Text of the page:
20A, 18A, 14A and 10A: Intel processors go infinitely small

Written by Guillaume
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The succession of production nodes illustrates Intel's return to prominence and its determination to (re)become a major player in the world of semiconductor etching.

Since the arrival of Pat Gelsinger at the head of Intel, the American group has been working hard to relaunch itself, with a number of very specific objectives. Firstly, to become the world's second-largest semiconductor manufacturer, behind Taiwan's TSMC but ahead of South Korea's Samsung. The second is to develop its external foundry business in order - like TSMC - to exploit its production lines to produce chips designed by companies such as Apple and NVIDIA. Finally, Intel's third objective is to (re)take technological leadership in semiconductors, after having been slowed down for a long time by the 10 nm etch node.

Intel's roadmap to 14A © Intel

At the Intel Foundry Direct Connect event, Intel reiterated the various commitments it has made to " realize its ambition to be number 2 among foundries by 2030 ". To this end, the company will complete the famous " 5N4Y " program, which stands for " five nodes in four years ". This program, which began with the launch of the Intel 7 etching process (node), has continued with the production launch of the Intel 4 and Intel 3, soon to be followed by the Intel 20A and Intel 18A. Remember that Intel 7 does not mean 7nm etching, but rather " 7nm equivalent ". Intel has indeed decided to emphasize "equivalence" with its main competitors, as the American brand wishes to point out that Samsung or TSMC production nodes are less efficient than its own: for the same engraving finesse, Intel semiconductors are much denser, much richer in transistors.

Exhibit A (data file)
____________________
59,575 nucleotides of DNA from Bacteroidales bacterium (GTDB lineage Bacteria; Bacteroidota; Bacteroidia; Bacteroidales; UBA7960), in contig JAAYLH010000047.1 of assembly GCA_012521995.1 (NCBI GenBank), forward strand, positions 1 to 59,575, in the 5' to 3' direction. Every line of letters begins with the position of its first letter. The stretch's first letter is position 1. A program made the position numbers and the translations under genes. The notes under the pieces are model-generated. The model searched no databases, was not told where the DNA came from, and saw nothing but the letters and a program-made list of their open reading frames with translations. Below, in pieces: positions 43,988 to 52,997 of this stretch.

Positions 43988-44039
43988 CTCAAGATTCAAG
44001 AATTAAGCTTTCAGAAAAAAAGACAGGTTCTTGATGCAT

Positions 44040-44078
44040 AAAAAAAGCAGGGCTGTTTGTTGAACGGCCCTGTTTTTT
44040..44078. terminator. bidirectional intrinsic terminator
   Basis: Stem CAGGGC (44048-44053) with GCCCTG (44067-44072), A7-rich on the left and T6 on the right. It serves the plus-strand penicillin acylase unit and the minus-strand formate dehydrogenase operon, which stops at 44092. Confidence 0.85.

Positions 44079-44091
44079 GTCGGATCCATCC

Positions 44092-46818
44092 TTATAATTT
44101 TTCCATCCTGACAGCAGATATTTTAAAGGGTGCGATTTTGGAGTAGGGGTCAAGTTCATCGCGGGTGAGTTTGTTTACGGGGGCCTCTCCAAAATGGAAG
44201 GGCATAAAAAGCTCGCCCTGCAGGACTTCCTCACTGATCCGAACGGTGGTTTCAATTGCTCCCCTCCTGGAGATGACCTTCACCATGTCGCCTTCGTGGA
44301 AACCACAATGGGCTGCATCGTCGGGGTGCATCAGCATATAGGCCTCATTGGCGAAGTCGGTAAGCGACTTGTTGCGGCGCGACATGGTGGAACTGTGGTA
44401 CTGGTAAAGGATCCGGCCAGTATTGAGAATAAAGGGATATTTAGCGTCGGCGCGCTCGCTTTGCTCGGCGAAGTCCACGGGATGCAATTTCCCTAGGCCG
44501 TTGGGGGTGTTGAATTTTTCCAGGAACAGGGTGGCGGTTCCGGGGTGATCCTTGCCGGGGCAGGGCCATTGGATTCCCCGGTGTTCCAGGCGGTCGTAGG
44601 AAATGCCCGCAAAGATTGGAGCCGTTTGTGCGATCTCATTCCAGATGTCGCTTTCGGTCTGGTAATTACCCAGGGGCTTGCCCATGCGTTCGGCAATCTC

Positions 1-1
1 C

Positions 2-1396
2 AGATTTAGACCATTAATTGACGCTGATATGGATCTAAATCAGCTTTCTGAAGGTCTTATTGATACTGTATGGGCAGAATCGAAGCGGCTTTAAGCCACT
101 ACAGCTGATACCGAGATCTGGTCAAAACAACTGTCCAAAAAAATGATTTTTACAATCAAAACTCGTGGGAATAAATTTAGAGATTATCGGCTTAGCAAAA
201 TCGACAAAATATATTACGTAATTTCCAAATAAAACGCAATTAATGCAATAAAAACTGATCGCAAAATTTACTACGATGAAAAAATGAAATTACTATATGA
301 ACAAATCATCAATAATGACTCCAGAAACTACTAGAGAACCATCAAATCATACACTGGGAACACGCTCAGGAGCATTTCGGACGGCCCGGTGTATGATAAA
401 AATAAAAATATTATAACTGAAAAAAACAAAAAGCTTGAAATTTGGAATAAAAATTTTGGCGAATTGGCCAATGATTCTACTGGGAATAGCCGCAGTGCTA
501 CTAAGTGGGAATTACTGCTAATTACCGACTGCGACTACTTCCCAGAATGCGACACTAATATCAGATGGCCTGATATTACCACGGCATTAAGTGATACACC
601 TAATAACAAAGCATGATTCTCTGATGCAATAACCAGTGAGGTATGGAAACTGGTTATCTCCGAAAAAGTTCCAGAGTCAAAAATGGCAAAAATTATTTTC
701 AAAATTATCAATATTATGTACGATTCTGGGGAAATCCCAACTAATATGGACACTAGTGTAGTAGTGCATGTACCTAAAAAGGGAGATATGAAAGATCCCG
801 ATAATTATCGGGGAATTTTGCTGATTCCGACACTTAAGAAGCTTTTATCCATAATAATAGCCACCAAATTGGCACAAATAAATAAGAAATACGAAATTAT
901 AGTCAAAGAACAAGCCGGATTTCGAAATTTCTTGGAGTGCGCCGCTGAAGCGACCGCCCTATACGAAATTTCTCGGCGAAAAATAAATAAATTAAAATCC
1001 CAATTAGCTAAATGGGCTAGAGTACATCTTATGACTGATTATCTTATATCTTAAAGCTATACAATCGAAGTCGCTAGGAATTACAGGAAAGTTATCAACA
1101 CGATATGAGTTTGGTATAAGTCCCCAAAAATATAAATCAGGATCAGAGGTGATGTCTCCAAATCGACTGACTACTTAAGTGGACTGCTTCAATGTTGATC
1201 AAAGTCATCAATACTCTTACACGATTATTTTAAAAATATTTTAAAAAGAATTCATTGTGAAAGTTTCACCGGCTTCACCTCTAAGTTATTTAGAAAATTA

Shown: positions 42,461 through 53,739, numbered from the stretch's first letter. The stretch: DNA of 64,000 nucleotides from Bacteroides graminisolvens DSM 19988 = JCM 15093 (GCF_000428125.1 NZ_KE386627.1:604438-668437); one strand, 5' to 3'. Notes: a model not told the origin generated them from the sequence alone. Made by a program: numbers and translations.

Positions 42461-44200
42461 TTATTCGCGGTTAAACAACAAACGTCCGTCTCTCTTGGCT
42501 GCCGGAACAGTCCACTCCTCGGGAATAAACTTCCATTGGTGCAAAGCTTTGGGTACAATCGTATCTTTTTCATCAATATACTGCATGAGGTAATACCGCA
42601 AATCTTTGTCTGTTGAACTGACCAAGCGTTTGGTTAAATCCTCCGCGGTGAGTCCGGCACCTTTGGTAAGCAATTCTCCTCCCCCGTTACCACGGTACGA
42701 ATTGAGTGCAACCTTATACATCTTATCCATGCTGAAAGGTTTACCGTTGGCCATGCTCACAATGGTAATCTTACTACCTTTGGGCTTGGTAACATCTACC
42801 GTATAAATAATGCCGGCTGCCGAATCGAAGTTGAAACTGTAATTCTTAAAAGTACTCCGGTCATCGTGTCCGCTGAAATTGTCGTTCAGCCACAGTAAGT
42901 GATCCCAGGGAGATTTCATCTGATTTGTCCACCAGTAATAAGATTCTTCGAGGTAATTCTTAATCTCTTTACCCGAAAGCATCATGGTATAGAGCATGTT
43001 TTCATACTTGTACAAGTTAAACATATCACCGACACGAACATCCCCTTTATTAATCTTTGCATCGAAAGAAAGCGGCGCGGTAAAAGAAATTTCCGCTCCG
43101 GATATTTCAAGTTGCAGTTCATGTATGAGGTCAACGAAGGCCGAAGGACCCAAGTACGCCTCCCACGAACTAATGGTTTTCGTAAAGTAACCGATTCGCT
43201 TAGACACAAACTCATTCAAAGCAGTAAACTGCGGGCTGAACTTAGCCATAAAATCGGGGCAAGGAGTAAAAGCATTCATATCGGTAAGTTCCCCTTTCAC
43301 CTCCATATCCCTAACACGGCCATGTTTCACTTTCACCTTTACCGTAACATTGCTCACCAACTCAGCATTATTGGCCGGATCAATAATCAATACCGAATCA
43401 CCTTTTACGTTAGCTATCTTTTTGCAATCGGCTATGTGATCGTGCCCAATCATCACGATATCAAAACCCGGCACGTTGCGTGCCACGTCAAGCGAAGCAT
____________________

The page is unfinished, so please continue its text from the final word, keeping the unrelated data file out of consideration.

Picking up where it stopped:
10A introduction scheduled for late-2027 © TechPowerUp

If all goes according to plan, the Intel 20A and 18A will enter production as early as this year, and Intel will then be able to focus on the next nodes, those that should enable it to regain that famous technological leadership. According to Pat Gelsinger, the Intel 14A is due to go into production as early as 2026, with products available between 2026 and early 2027. Then, as TechPowerUp explains, there's talk of moving on to an even thinner, " 1 nm equivalent " process, the Intel 10A. Of course, there's still plenty of time for Intel's plans to change, but the company is aiming for the 10A to go into production between mid-2027 and early-2028, with the first chips going on sale in the meantime.